MONTEZUMA, Iowa — Cristhian Bahena Rivera, the man convicted of murdering Mollie Tibbetts, was back in court Tuesday, July 27. Judge Joel Yates heard testimony supporting a motion for a new trial, requested by the defense.
The lead investigator in Tibbetts death said he's confident the right man was convicted of murder and rejects claims that her abduction could be tied to two other men.
Division of Criminal Investigation agent Trent Vileta said Tuesday that had they known, detectives searching for Tibbetts in 2018 would have looked into another woman’s claim that she’d been lured by a man from Tibbetts’ hometown and held in a nearby home for sex trafficking.
But the woman’s complaint didn't lead to charges and Vileta says it should be disregarded given the evidence tying Tibbetts' death to local farmhand Cristhian Bahena Rivera.
In total, the defense called five witnesses to speak in court. One was an inmate serving time in the Iowa Department of Corrections. He came forward the day Bahena Rivera took the stand during his trial.
Maki said another inmate shared the story of Tibbetts' death with him, testifying that another person admitted to the crime.
Judge Joel Yates said he would soon make a ruling on the motion for a new trial.
In May of 2021 a jury found the now 27-year-old guilty of first-degree murder. During several days of testimony, the jury was presented with video evidence of Bahena Rivera following Tibbetts, age 20, in a car while she was out for a run.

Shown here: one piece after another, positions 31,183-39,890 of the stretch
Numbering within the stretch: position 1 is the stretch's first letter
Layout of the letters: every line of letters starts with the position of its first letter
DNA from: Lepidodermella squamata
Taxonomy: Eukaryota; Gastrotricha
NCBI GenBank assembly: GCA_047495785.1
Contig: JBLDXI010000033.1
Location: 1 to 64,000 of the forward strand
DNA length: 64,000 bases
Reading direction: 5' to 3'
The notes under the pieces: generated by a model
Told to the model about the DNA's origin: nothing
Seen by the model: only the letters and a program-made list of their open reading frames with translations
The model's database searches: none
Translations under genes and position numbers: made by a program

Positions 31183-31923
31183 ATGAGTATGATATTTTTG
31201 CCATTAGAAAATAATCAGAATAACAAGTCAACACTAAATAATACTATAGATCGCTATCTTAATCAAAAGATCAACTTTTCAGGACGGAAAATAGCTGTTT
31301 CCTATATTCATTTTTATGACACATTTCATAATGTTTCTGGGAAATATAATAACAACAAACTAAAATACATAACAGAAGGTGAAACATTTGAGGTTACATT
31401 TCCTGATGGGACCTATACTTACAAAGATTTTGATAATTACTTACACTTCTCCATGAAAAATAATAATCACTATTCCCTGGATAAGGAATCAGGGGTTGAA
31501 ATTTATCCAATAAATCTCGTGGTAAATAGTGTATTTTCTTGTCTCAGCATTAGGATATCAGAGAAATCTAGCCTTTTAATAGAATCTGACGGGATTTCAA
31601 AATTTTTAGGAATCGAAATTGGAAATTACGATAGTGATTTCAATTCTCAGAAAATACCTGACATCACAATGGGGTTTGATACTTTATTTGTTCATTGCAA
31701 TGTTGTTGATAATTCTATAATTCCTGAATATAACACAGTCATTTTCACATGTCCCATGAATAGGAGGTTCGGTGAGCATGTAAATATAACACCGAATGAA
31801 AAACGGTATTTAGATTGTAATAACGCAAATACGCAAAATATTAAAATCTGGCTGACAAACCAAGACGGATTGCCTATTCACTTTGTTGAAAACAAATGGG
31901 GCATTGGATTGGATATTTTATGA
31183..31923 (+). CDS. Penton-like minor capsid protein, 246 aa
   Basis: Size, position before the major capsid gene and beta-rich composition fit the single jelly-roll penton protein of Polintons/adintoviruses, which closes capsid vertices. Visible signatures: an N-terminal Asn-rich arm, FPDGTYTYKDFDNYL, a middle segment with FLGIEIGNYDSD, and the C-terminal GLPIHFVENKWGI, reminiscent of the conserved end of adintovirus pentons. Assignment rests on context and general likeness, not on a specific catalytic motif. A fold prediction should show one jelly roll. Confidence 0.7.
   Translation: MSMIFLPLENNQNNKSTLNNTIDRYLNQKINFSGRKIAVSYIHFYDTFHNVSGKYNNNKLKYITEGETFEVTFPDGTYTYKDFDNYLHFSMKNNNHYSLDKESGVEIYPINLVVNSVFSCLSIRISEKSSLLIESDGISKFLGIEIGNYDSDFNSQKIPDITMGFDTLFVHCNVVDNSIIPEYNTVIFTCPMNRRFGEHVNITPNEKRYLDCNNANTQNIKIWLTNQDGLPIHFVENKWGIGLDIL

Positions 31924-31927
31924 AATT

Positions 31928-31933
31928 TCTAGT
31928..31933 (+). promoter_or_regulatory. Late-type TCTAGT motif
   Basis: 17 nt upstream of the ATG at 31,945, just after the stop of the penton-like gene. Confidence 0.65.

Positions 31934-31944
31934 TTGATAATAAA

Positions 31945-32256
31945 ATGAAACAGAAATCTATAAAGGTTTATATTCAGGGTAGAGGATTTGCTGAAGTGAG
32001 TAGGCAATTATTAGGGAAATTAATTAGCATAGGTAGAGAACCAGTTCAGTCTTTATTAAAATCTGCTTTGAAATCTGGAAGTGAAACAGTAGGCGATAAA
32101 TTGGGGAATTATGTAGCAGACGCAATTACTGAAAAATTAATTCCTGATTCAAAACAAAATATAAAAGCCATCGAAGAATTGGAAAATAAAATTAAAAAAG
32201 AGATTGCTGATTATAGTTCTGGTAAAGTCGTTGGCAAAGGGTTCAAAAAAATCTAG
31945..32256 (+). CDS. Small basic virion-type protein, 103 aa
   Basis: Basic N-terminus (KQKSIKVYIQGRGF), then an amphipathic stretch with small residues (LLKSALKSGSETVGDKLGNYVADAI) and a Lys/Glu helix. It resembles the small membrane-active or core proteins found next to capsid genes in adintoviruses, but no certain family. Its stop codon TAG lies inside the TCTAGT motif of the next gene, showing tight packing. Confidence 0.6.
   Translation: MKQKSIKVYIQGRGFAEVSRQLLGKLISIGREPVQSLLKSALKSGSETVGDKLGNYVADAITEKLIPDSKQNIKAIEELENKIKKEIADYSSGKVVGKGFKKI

Testimony also showed jurors that Bahena Rivera led police to Tibbetts' body, which was left in a cornfield in Brooklynn, Iowa.
He was initially set to be sentenced on July 14, but Bahena Rivera's defense attorneys filed a motion to compel and a motion for a new trial, arguing that there was new evidence in the case.
Court documents show that two unrelated people came forward on the same day, May 26, claiming to know more about Tibbetts' murder. May 26 was the day Bahena Rivera took the stand in his own defense, claiming two masked men killed Tibbetts and put her body in his trunk.
In court, the defense asked that further discovery be made in the case. Assistant Attorney General Scott Brown rejected this proposal, saying in court that there was no obligation to provide discovery after a trial is complete.
Judge Joel Yates denied the motion the next day, writing that the defense's request was "overly broad" and would "be nothing more than a fishing expedition."